And even if the book is fully performing, the lack of local knowledge is detrimental in most cases.” Adds Frenchman de Romance: “In very specific jurisdictions like France and Italy, where the rights of creditors can be challenged very easily, these banks have often closed their local office and lack the knowhow, the local network, and the local connections. They can rely on us to be their ears and eyes on the ground, to analyse the situations and update their information and their understanding of each situation - and to restructure the deal with the sponsor if need be. We make sure the bank gets the best solution possible, that its rights are respected, and that such restructuring will not happen again. Thanks to the enhancement of the security package meaning they will be able to enforce properly if needed... We are like a one-stop- shop in continental European real estate debt.”

In Germany, banks still have plenty of work to do, the First Growth executives say. Still dealing with the financial crisis fallout, many continue to work through a shift in strategy, in many cases exiting markets where they have been active for years. Says Galante: “In Germany we see a lot of lenders who have been trying to exit some markets and have little stock left there. We’re ideally suited to help them transition away and effectively decrease their loan books. We have a lot of German clients in this category.” In addition, adds de Romance, the firm works for borrowers in transactions that need re-financing in difficult situations - where there is a need to finance or refinance secondary office assets or portfolios in secondary cities, for example.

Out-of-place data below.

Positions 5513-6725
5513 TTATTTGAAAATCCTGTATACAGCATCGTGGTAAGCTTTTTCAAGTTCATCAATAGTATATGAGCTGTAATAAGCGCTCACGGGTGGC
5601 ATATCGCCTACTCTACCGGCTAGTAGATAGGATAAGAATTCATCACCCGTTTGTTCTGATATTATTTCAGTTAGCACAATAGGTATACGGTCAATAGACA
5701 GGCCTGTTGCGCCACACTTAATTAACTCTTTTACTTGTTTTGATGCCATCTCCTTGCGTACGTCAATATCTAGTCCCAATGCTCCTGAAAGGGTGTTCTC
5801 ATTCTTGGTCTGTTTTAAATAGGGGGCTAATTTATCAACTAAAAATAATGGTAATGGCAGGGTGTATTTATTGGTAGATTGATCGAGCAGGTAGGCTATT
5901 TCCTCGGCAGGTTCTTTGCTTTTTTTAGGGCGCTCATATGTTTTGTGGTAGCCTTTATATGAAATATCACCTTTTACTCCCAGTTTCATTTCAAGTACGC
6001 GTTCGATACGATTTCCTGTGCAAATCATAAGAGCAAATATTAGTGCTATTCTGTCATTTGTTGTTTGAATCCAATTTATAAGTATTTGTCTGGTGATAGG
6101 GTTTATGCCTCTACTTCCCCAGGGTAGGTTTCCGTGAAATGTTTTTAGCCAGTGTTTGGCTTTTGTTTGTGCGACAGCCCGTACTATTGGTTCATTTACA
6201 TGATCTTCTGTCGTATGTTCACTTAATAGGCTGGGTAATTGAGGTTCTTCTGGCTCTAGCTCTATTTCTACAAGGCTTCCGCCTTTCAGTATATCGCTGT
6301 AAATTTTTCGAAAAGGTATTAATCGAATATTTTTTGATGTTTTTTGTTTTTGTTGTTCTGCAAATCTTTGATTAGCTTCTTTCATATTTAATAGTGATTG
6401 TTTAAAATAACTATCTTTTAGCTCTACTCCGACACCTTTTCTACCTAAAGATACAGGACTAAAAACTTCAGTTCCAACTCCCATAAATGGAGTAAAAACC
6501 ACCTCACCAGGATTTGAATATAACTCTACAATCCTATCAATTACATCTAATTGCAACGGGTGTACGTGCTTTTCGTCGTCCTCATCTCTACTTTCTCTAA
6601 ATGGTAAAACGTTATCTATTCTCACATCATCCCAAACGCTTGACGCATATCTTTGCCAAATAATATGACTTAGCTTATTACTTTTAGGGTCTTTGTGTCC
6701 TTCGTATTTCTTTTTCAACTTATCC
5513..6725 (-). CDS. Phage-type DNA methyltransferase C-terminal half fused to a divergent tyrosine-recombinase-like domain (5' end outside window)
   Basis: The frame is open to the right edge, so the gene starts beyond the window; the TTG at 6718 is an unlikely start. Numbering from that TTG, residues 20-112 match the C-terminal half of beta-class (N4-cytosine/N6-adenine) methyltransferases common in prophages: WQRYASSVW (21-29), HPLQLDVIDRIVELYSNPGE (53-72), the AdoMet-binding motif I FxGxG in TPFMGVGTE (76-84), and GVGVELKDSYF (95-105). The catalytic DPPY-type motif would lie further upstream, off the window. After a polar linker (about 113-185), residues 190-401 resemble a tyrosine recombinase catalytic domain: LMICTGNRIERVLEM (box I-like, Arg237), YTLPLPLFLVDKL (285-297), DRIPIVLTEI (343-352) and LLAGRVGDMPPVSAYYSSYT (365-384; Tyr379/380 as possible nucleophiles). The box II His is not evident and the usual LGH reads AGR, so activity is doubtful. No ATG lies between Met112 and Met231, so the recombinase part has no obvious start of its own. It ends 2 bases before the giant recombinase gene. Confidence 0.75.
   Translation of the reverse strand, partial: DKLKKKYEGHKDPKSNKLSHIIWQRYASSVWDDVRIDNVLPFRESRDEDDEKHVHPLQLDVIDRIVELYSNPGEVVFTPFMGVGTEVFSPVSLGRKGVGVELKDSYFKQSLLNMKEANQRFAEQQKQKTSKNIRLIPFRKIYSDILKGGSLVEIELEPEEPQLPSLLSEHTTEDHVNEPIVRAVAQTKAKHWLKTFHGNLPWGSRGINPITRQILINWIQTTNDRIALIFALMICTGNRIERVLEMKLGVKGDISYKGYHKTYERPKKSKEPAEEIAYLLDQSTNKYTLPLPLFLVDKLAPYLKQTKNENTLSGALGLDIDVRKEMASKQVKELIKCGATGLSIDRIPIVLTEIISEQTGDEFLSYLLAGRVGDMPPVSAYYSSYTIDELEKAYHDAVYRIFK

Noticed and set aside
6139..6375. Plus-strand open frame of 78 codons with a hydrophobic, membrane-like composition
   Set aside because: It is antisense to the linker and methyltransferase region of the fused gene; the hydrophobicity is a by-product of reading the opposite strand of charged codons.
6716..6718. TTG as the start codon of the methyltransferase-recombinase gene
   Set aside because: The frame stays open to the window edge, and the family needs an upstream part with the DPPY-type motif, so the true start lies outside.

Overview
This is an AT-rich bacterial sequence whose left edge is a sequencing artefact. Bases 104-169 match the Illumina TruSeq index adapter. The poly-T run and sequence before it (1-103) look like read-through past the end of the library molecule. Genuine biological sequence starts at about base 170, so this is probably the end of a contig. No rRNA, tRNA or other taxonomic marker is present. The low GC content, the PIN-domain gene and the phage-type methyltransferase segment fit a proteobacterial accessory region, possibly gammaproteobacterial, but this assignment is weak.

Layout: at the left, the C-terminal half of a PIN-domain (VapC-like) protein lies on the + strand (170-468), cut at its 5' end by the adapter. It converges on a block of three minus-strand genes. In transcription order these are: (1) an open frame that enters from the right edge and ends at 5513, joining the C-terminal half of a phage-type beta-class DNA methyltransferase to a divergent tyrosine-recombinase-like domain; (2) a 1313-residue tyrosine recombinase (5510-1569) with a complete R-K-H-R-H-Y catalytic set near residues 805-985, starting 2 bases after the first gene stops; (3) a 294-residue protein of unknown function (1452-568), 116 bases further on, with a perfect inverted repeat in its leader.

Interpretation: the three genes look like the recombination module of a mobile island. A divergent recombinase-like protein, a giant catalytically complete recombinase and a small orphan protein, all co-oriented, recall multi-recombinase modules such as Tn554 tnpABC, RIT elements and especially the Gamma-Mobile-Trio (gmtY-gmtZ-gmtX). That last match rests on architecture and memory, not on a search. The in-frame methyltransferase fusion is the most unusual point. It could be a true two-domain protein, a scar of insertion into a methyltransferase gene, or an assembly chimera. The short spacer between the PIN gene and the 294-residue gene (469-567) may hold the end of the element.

“Typically , we might work for borrowers on the restructuring side, or it could be asset managers who are not necessarily the owner who are distracted or do not have enough human resources to deal with these time-consuming situations. "ey are also happy to get fresh eyes on the transactions and have people who can come up with a degree of creativity and would know what to do - and who also know if the time has come to involve other professionals or advisors such as lawyers or administrators, and among these know who the right people are. Plus they need people like us who know how to deal with banks in a non- aggressive way. Because we really believe in the consensual restructuring, where the interest of both parties are preserved.” “We have the experience of going up and down the capital stack,” says Galante, “because in continental Europe you can’t get too aggressive.” In many EU countries, markets are not as transparent as in Germany, the UK or the US. “So you need an element of consensuality from the borrower; that’s the approach we like to take. Foreclosure procedures are very different in continental Europe than in the UK and the US.”